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Should Schools Allow Mental Health Days?

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Hansa Bhargava, MD - Blogs
By Hansa D. Bhargava, MDBoard-certified pediatricianJuly 26, 2019
From the WebMD Archives

Lately, I’ve been seeing more and more anxious kids in my pediatric practice. I recently saw a 15-year-old patient who had been experiencing “shaking” episodes. Initially, I was worried that it could be seizures, but after a thorough evaluation and a deep conversation, it was apparent that they had anxiety attacks. The patient was a very stressed 10th grader who had too much on their plate.

The patient is not the only one who is experiencing anxiety. Our nation’s statistics are showing that anxiety is on the rise in young people, as is depression, and on an even bleaker note, suicide. In fact, suicide rates are up by 30% in age 10-17 over the last 10 years, according to several recent studies.

What is going on? What has contributed to this startling trend of our kids having more emotional and mental health issues?

It may be a number of factors. Our kids seem to be caught in a perfect storm of hectic scheduling of sports and activities, ramped up academics, and college pressure. And then there is social media, which seems to take up all the space that may be left in the day. And social media is not without consequence - although there is no hard evidence that it causes mental illness, the constant need and addiction to getting "likes" can impact self-esteem, as can other social media pitfalls like cyberbullying. Additionally, our constant ”go” mode means that there is no time to unwind or just talk to supportive adults or friends. These factors together can lead to anxiety and depression.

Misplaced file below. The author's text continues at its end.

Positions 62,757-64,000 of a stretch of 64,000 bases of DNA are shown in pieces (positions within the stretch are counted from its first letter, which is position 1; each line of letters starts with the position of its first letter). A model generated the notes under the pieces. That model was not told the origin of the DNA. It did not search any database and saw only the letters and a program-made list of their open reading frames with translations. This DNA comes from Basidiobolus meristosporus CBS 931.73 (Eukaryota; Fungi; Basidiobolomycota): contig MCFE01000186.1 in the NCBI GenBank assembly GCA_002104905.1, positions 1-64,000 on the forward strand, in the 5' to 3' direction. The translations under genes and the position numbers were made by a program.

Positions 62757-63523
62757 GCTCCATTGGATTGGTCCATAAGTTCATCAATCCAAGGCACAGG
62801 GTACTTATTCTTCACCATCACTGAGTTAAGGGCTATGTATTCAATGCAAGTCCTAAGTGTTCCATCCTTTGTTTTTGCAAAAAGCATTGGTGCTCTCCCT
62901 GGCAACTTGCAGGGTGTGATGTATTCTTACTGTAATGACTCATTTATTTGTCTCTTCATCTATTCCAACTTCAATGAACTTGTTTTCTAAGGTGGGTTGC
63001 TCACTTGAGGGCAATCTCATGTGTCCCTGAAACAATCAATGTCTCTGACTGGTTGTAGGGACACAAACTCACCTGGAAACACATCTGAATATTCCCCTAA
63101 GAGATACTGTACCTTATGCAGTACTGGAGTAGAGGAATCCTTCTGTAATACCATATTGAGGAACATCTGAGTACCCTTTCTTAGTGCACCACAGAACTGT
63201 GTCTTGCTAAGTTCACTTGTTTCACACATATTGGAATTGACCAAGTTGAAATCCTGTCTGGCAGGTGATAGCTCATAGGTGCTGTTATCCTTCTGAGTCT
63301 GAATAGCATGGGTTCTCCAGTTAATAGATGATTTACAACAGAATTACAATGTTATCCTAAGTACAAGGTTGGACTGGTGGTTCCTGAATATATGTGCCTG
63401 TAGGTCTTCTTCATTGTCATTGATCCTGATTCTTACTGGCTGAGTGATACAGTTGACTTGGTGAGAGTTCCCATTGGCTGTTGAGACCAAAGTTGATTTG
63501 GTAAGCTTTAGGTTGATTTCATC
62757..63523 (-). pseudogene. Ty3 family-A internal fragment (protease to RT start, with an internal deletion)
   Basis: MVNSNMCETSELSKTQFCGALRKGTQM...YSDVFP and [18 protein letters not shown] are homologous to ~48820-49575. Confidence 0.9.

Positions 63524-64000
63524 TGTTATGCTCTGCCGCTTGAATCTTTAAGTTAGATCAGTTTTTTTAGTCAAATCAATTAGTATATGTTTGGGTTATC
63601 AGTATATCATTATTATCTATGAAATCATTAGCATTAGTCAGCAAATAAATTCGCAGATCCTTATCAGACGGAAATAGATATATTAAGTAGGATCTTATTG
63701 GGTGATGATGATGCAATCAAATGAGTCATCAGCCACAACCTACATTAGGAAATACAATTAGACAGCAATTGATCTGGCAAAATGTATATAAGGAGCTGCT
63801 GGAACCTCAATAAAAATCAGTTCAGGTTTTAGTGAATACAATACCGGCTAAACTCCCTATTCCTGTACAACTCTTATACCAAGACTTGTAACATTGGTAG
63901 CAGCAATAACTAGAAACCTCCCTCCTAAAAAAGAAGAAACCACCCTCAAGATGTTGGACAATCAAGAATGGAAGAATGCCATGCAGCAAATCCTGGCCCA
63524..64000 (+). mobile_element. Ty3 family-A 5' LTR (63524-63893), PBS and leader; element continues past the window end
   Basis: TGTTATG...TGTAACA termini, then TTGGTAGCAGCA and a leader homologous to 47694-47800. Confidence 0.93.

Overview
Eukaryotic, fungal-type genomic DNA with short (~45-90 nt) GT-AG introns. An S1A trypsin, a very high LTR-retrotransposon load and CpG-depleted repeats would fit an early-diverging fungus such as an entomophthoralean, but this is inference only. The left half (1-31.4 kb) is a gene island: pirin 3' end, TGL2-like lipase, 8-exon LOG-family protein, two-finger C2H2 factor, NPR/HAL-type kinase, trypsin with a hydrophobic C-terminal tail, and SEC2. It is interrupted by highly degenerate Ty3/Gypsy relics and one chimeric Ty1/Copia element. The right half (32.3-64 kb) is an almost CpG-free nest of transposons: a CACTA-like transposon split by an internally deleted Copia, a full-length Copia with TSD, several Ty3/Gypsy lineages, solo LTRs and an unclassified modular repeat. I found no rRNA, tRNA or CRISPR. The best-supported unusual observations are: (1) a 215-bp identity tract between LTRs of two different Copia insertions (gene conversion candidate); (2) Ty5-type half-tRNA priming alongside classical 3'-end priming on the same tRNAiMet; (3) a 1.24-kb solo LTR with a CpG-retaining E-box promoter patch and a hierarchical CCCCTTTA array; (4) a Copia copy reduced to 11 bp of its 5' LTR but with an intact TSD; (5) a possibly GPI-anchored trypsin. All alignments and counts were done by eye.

This is why I feel very strongly that the state of Oregon has moved in the right direction by allowing mental health days. Being able to take the day off to focus on mental health issues could make a huge difference to a young person who is feeling overwhelmed or who has a diagnosis and needs to get professional help. It could make a difference to that young lady whose arms and hands were shaking because of too much stress, and it could help the teen who has suicidal thoughts by allowing them time to get support.

Our kids today face so many pressures. Parents, communities, and schools need to come together to make sure that we’re there for them, supporting them when they stumble and giving them the tools they need to build a solid foundation for the future.

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About the Author
Hansa D. Bhargava, MD

Hansa Bhargava, MD, is Chief Medical Officer at Medscape Education and a board-certified pediatrician. She is the author of Building Happier Kids: Stress-busting Tools for Parents. With expertise in parenting, mental health, and pregnancy, she has helped develop the WebMD Baby App and WebMD Pregnancy App. A regular contributor to Forbes, she is frequently interviewed by major news outlets on issues of health and well-being in children. In addition to her work at Medscape Education, she has collaborated with the American Academy of Pediatrics (AAP) and is an elected executive member of the AAP Committee on Communications and Media.

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